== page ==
Successful investing is probably 60% psychological and 40% technique. Many teach various investing schemes and repeat the standard bromides. The importance of diversification. Minimizing taxes and transaction costs. The power of compounding and why stocks will do better than bonds over long periods of time. Some will relate the excitement of their various trades. A few will relate stories of some of their failed trades and losses. Few, however, discuss the psychology of successful investing.
Our emotions affect our actions and most people are very emotional about money. Unfortunately, most people are wired exactly backwards to be successful at investing. This is why Las Vegas and a thousand Indian casinos do so well. We tend to put money into stocks when they are nearing a high and pull it out when nearing a bottom. We tend to sell winners quickly, missing out on most of the appreciation, and hold onto losing positions for years, selling when they finally recover to where we bought them.
Because the behavior of the crowd is usually wrong public sentiment is actually measured as a negative indicator. If public sentiment is high and most people are bullish it is time to sell because everyone is fully invested and there is no money left to push prices higher. Conversely, if everyone is bearish there must be a lot of money sitting on the sidelines that can be invested and therefore it is time to buy.
Today I’ll discuss some common psychological traps and how to avoid them.
Holding onto losers too long. Many people will hold onto losing positions, or even average down into losing positions, when they really should just sell the stock. For some reason, people don’t feel that they have taken a loss unless the stock is actually sold. “It’s only a paper loss until you sell,” they’ll say. Often people will hold onto a loss for months or years. If the stock actually does begin to recover and gets back to where they purchased the shares they will sell out. This is usually when the stock goes through the roof.
If you have a losing position, it is best to reevaluate the company. See if there was some mistake in the logic you used when you purchased it. See if something has changed at the company or there was some news of which you were unaware. If you can still find nothing wrong, stick by your guns – it may just be market fluctuations and your stock will eventually recover. If you do find that there was something you missed, accept the mistake, learn from it, sell the stock and move on. If it makes you feel better, realize that you can offset a gain in another stock.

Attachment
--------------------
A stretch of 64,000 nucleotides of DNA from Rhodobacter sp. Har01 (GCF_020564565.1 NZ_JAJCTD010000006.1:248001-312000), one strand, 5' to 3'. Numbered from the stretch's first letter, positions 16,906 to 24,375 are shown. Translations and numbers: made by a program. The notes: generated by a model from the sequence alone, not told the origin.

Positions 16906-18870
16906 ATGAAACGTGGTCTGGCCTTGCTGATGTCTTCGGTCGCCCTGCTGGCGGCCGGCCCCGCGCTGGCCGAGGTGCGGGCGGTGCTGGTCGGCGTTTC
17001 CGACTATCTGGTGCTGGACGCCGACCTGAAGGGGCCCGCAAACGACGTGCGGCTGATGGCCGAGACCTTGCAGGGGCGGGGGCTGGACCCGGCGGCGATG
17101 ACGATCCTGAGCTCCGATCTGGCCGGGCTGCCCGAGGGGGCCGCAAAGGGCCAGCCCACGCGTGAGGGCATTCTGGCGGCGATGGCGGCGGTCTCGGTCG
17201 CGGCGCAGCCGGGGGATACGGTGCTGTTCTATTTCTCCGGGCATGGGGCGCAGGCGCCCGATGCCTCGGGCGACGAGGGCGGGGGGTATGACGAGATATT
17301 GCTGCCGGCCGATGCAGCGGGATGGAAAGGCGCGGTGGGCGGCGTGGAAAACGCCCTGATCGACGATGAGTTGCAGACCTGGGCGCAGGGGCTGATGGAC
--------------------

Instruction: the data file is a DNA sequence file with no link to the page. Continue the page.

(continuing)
Holding onto winners too short. Many people, when they have a stock that moves up 10 or 20%, will sell the stock. People are fearful of seeing the gain evaporate and becoming a loss. Another way of doing this is setting a stop-loss slightly below the share price and letting the market decide if the stock gets sold. The trouble with this strategy is that stocks are sold just when they are starting their big runs up, so the investor misses out on most of the gain. Because losers tend to be held much too long at the same time winners are sold, many traders never really make much of a profit.
To avoid this, only buy stocks that you feel will do well in the long-term and hold onto them until something at the company changes or the stock gets so outrageously overpriced that it would take years for the earnings to justify the price. Remember that the idea is to make large profits over a period of years, not small profits over a period of months.
Holding onto winners too long. A final mistake is to “fall in love with a stock” and hold onto it even after the business has changed and it will no longer continue to grow. Often, if a stock has gone up and doubled year after year it is difficult to admit that the stock is maturing and it is time to move onto something else.
To avoid this mistake, reevaluate all holdings at least once a year. Ask yourself if it still seems like a fresh young company with plenty of room for growth or if it has filled most of its market and there is little growth left. See if demographics are changing or the company was on a rapid growth path and may have expanded too rapidly. In particular, if a stock has grown substantially under a particular CEO and theat CEO is retiring, it is often time to sell the stock and move on.
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Disclaimer: This blog is not meant to give financial planning advice, it gives information on a specific investment strategy and picking stocks. It is not a solicitation to buy or sell stocks or any security. Financial planning advice should be sought from a certified financial planner, which the author is not. All investments involve risk and the reader as urged to consider risks carefully and seek the advice of experts if needed before investing.